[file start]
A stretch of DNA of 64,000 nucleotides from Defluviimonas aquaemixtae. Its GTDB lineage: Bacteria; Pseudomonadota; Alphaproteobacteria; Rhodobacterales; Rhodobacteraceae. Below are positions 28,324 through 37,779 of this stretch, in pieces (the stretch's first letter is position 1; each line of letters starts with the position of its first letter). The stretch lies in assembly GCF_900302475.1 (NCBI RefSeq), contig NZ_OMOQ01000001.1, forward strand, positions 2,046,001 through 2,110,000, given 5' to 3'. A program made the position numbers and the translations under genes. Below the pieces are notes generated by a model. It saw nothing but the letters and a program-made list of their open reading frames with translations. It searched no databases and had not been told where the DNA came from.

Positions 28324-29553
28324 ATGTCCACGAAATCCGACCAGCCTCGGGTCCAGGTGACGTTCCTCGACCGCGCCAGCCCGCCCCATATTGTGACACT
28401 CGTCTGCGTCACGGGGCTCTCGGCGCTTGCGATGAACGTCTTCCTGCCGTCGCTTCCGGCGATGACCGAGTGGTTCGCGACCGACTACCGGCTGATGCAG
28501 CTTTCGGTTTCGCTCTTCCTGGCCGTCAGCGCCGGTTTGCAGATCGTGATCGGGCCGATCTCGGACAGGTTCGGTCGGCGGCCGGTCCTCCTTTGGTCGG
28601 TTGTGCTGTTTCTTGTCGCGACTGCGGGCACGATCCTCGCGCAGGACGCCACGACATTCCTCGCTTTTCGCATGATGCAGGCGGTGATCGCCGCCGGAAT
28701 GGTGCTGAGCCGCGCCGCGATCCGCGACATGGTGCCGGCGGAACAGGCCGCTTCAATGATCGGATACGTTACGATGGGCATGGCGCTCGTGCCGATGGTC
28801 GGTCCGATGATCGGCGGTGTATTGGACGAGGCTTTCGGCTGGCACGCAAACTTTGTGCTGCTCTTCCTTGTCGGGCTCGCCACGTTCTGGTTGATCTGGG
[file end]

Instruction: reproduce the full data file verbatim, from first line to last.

A stretch of DNA of 64,000 nucleotides from Defluviimonas aquaemixtae. Its GTDB lineage: Bacteria; Pseudomonadota; Alphaproteobacteria; Rhodobacterales; Rhodobacteraceae. Below are positions 28,324 through 37,779 of this stretch, in pieces (the stretch's first letter is position 1; each line of letters starts with the position of its first letter). The stretch lies in assembly GCF_900302475.1 (NCBI RefSeq), contig NZ_OMOQ01000001.1, forward strand, positions 2,046,001 through 2,110,000, given 5' to 3'. A program made the position numbers and the translations under genes. Below the pieces are notes generated by a model. It saw nothing but the letters and a program-made list of their open reading frames with translations. It searched no databases and had not been told where the DNA came from.

Positions 28324-29553
28324 ATGTCCACGAAATCCGACCAGCCTCGGGTCCAGGTGACGTTCCTCGACCGCGCCAGCCCGCCCCATATTGTGACACT
28401 CGTCTGCGTCACGGGGCTCTCGGCGCTTGCGATGAACGTCTTCCTGCCGTCGCTTCCGGCGATGACCGAGTGGTTCGCGACCGACTACCGGCTGATGCAG
28501 CTTTCGGTTTCGCTCTTCCTGGCCGTCAGCGCCGGTTTGCAGATCGTGATCGGGCCGATCTCGGACAGGTTCGGTCGGCGGCCGGTCCTCCTTTGGTCGG
28601 TTGTGCTGTTTCTTGTCGCGACTGCGGGCACGATCCTCGCGCAGGACGCCACGACATTCCTCGCTTTTCGCATGATGCAGGCGGTGATCGCCGCCGGAAT
28701 GGTGCTGAGCCGCGCCGCGATCCGCGACATGGTGCCGGCGGAACAGGCCGCTTCAATGATCGGATACGTTACGATGGGCATGGCGCTCGTGCCGATGGTC
28801 GGTCCGATGATCGGCGGTGTATTGGACGAGGCTTTCGGCTGGCACGCAAACTTTGTGCTGCTCTTCCTTGTCGGGCTCGCCACGTTCTGGTTGATCTGGG